It said figures show the number of patients going private across the UK is more than 50% higher than the rate in Scotland.

No one goes to NHS appointment expecting to have to pay £3,000

A former nurse diagnosed with breast cancer was told she would have to pay £3,000 if she wanted to have a test to determine if she needed chemotherapy.

Susie Livingstone, 58, a senior staff nurse at the renal unit in Glasgow’s Stobhill Hospital for more than 30 years, was diagnosed earlier this year and is currently recovering after a mastectomy.

She has been told that her cancer has spread to her lymph nodes which, in some cases, can be tackled with chemotherapy.

© Jamie Williamson
Susie Livingstone was a nurse for the NHS.

At a follow-up consultation with her oncologist at Beatson Cancer Centre in Glasgow she was told a test was available to determine whether chemotherapy was likely to work. But the NHS only offers the test to patients who meet certain clinical criteria. If they don’t, they can still have the test if they pay for it themselves.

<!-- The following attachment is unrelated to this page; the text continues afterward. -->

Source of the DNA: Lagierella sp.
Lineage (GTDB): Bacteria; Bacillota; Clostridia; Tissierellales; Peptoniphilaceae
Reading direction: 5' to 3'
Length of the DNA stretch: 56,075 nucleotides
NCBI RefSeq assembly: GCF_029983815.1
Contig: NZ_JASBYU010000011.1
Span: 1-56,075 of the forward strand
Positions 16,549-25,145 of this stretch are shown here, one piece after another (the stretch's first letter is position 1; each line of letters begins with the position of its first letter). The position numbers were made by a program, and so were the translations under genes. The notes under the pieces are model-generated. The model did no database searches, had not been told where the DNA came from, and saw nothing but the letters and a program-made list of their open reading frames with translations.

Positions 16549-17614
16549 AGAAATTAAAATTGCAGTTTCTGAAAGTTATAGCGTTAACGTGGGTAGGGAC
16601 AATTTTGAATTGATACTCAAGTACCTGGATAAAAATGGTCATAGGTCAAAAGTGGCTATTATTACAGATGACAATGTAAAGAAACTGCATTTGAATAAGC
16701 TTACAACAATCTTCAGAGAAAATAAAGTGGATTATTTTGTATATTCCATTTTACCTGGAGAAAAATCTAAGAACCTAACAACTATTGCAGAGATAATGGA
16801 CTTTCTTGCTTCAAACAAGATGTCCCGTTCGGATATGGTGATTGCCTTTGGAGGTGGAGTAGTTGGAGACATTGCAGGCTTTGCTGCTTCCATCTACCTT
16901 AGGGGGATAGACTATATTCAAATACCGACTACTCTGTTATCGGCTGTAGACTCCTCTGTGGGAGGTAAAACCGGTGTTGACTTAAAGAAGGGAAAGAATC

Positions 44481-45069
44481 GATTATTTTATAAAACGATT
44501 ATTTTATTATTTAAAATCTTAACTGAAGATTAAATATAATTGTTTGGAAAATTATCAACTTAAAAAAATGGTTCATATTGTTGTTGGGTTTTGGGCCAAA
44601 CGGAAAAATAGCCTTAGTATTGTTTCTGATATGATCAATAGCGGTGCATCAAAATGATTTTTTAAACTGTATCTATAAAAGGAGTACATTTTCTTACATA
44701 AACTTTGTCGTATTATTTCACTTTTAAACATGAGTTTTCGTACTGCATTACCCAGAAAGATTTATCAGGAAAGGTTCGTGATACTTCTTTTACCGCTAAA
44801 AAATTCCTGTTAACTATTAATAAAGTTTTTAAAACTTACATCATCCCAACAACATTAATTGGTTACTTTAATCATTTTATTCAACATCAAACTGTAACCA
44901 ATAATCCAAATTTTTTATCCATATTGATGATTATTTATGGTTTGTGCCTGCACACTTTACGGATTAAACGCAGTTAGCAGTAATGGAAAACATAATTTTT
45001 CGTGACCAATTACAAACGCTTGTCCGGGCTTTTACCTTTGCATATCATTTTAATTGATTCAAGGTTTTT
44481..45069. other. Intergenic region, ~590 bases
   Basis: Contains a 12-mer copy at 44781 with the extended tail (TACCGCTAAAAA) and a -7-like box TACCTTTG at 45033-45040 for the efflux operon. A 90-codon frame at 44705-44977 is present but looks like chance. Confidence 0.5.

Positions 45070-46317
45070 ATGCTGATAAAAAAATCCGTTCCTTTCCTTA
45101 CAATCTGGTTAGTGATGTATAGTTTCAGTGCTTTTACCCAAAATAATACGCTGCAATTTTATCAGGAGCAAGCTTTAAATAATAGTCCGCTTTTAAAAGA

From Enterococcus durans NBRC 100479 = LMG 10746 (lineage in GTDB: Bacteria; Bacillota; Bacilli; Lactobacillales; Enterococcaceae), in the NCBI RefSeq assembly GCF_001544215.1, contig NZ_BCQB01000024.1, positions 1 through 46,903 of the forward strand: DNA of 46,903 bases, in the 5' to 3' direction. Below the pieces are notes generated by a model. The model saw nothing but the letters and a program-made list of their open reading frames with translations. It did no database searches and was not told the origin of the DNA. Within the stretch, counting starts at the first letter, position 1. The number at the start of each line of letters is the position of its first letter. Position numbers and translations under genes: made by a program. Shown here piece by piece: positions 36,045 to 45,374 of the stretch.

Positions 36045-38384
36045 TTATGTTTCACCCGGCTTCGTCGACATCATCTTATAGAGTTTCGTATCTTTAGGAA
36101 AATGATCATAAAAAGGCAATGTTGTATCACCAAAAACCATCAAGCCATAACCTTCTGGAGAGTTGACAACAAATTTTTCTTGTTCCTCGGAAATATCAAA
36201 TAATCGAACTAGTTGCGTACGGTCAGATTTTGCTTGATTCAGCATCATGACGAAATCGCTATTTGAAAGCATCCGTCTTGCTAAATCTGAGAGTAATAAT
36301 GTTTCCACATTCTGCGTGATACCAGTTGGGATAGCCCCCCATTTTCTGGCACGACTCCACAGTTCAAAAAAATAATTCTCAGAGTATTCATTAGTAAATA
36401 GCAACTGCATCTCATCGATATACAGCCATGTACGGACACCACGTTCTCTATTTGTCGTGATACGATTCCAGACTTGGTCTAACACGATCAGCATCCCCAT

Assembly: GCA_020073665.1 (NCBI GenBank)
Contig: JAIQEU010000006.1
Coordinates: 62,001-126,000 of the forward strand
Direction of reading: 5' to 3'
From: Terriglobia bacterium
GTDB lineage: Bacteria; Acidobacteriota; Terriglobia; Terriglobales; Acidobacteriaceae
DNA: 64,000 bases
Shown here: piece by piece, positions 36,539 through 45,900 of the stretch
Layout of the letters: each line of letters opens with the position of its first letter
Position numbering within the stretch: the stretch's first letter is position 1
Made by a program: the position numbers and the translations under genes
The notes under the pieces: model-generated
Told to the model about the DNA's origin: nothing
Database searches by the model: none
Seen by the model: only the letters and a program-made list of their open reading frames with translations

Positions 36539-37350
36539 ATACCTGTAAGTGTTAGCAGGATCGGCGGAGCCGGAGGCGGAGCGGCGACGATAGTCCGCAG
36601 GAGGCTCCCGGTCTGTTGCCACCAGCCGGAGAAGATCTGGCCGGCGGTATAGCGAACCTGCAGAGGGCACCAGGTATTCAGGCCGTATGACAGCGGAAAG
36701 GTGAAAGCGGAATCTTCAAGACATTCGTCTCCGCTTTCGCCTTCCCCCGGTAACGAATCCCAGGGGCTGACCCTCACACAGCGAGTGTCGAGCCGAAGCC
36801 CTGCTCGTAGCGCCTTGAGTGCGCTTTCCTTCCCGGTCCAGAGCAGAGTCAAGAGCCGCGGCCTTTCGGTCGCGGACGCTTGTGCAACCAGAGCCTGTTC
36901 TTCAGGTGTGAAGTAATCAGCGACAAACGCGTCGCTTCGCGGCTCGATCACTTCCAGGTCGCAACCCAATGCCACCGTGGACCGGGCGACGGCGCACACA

Susie was faced with three options: have chemo whether required or not; take part in a randomised Optima clinical trial, again with the potential of having unnecessary chemo; or pay £3,000 for a Prosigna test.

Susie is particularly keen to know if chemo is the right course of treatment for her as she also has arthritis and the treatment could interfere with the medication she takes to control the pain in her joints.

Susie said: “I have decided to pay for the test because I want a definitive answer as to whether or not I need chemotherapy.